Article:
At at roundtable discussion on wages organized by ST on Friday (30 Nov), former labour chief Lim Boon Heng said that low-wage workers are underpaid and Singaporeans should be prepared to pay more for things like hawker food and cleaning services, so as to help lift their incomes.
However, with regard to cleaning services, Mr Lim who is currently the chairman of Temasek, seems to forget that such services at hawker centres are actually operated by companies who in-turn, employ cleaning workers, including both Singaporean and foreign workers.
Even if Singaporean consumers are willing to pay more for, say, cleaning services at hawker centres, it does not mean that the money would necessary go to the workers themselves.
Take for example, it was recently reported that the new Jurong West Hawker Centre was run by a social enterprise operator Hawker Management Pte Ltd, a Koufu’s subsidiary.
Hawker Management imposes a monthly fee of $1,100 on the hawkers for dishwashing service. The dishwashing service was in-turn, outsourced by Hawker Management to GreatSolutions Pte Ltd for $63,775 per month.
Koufu’s boss is Mr Pang Lim while GreatSolutions’ boss is Mr Pang Pok. Both are brothers as well as grassroots leaders.
If Singaporean consumers, say, are willing to pay more to the hawkers, who in-turn would double their dishwashing fees paid to Hawker Management, what is to stop Hawker Management to continue maintaining its monthly fee of $63,775 paid to GreatSolutions while “pocketing” the rest as profit?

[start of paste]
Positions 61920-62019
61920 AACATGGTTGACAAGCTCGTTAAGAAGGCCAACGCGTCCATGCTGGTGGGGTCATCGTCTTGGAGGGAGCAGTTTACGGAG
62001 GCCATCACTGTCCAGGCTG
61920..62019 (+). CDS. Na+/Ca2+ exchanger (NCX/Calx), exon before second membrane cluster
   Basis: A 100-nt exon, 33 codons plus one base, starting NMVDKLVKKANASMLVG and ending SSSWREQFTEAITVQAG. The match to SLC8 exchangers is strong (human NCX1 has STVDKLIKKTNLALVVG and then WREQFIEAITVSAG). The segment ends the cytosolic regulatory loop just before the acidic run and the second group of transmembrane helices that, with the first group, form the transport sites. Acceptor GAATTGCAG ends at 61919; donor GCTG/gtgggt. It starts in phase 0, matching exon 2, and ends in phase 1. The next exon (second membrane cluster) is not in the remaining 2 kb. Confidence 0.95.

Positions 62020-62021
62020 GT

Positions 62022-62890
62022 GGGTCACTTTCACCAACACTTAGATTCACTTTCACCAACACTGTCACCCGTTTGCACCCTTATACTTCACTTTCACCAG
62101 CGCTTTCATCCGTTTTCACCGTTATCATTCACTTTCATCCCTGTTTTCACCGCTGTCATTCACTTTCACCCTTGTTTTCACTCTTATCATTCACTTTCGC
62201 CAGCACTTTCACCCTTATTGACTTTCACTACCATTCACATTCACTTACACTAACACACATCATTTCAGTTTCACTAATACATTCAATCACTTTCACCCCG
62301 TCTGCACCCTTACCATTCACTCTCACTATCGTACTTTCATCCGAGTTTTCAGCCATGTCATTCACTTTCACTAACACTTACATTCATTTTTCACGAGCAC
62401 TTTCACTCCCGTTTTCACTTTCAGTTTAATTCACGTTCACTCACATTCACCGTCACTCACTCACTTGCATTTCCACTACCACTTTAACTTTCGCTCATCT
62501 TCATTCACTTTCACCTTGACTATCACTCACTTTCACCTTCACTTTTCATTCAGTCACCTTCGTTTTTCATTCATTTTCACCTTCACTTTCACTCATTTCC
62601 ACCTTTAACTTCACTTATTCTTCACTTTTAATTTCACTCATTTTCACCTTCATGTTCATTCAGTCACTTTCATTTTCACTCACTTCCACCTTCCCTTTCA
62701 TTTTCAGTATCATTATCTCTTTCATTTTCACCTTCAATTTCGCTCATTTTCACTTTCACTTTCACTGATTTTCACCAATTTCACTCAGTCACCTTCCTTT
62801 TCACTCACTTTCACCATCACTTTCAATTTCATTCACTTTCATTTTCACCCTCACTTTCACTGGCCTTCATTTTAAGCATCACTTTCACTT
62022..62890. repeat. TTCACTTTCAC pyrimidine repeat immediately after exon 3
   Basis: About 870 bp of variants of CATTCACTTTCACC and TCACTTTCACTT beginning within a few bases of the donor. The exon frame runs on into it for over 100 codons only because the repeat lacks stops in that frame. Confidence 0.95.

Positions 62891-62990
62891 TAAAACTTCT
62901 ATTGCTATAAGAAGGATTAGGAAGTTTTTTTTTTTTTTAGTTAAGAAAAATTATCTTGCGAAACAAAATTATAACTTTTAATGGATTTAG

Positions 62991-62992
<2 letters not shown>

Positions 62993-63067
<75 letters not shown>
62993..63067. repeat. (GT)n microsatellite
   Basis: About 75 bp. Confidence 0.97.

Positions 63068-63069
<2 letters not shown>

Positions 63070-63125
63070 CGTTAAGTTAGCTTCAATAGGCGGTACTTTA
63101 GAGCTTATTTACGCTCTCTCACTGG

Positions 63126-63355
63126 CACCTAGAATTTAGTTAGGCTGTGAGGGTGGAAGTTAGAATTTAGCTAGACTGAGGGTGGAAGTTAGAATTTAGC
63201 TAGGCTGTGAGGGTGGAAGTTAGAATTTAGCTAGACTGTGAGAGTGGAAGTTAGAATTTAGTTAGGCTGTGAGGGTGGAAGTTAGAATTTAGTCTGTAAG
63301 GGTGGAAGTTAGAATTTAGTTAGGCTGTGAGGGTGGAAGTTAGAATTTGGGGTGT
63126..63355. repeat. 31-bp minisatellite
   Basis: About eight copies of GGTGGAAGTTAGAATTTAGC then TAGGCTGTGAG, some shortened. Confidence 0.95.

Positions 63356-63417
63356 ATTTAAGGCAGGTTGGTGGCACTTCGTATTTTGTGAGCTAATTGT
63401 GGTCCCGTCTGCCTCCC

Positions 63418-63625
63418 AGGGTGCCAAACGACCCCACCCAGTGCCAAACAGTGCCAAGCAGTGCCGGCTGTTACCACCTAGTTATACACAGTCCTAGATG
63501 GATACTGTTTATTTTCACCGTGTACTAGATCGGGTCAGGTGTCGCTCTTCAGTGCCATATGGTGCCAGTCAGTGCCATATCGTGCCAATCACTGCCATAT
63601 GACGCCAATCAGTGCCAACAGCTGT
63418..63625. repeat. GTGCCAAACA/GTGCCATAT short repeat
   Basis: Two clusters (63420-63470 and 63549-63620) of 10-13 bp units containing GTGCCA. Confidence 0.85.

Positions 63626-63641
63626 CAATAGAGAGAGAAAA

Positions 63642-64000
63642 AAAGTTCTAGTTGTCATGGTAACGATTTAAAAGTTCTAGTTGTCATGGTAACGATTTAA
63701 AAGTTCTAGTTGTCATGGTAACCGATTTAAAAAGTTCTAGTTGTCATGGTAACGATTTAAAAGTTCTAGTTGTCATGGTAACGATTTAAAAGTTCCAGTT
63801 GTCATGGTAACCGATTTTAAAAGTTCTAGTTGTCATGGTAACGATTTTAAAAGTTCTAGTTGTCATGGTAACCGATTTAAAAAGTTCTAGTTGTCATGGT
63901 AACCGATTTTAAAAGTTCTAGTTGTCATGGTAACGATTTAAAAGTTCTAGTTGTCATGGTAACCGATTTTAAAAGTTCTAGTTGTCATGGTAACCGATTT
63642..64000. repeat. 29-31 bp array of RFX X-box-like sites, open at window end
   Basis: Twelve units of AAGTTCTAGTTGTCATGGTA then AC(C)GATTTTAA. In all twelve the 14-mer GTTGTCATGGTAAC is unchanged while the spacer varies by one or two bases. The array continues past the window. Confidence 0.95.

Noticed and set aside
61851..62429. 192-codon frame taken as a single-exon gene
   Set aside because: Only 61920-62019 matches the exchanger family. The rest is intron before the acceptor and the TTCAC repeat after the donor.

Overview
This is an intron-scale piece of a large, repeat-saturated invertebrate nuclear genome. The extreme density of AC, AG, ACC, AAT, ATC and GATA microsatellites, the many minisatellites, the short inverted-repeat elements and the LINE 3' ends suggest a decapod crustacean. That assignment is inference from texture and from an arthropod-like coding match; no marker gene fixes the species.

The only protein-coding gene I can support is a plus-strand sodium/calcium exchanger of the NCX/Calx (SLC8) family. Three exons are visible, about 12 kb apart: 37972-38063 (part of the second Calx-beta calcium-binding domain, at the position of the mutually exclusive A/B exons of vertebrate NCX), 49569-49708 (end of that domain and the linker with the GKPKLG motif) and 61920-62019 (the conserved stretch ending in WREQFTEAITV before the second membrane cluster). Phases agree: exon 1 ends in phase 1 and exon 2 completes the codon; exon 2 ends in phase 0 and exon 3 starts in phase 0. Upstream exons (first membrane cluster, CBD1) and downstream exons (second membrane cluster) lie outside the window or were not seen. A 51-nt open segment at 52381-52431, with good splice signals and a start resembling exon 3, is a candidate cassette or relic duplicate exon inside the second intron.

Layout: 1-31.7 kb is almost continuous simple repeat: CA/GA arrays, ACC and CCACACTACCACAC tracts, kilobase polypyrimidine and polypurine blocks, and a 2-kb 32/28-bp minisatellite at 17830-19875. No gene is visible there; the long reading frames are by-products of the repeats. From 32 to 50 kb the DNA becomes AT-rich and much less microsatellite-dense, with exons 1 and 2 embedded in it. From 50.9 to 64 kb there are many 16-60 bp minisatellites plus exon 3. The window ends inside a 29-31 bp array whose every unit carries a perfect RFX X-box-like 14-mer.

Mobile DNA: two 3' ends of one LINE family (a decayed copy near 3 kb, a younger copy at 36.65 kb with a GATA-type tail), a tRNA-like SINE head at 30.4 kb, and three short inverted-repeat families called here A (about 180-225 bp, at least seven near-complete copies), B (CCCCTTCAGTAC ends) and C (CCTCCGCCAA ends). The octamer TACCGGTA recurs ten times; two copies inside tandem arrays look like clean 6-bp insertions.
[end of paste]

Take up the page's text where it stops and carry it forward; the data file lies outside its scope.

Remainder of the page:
And even if Hawker Management is willing to double its monthly fee to $127,550 to be paid to GreatSolutions, as a result of hawkers doubling their dishwashing fee, what is to stop GreatSolutions to continue maintaining the same salaries paid to the cleaning workers while “pocketing” the rest as profit?
Mr Lim, who has never actually run a business himself, did not seem to consider all these issues.
Furthermore, it is understood from speaking with the hawkers who run stalls under the Social Entreprises scheme run by the National Environment Scheme that the hawkers are advised against raising their prices even when they think that the consumers are willing to pay for the increase.
A stall in the Pasir Ris Hawker Centre managed by NTUC Foodfare told TOC that they were told to lower the price of the food they sold despite knowing that the ingredients they used are premium and their patrons were willing to pay for the food. Therefore, the stall ended up having to separate the meal into two different component so as to meet the requirements put in by NTUC Foodfare. In another hawker centre at Whampoa, a dessert stall hawker was told that he can’t make a ten-cent increase of his dessert unless NTUC Foodfare gives the approval.
So who is actually against hawkers selling their food at a higher price?
Editor’s note – The lack of minimum wage and the low hawker food prices tie in together for the current government policy. If hawker prices were to be increased to market prices, the citizens will find that their wages are too low to afford the cost of living which would then put pressure on government in regards to the minimum wage proposal.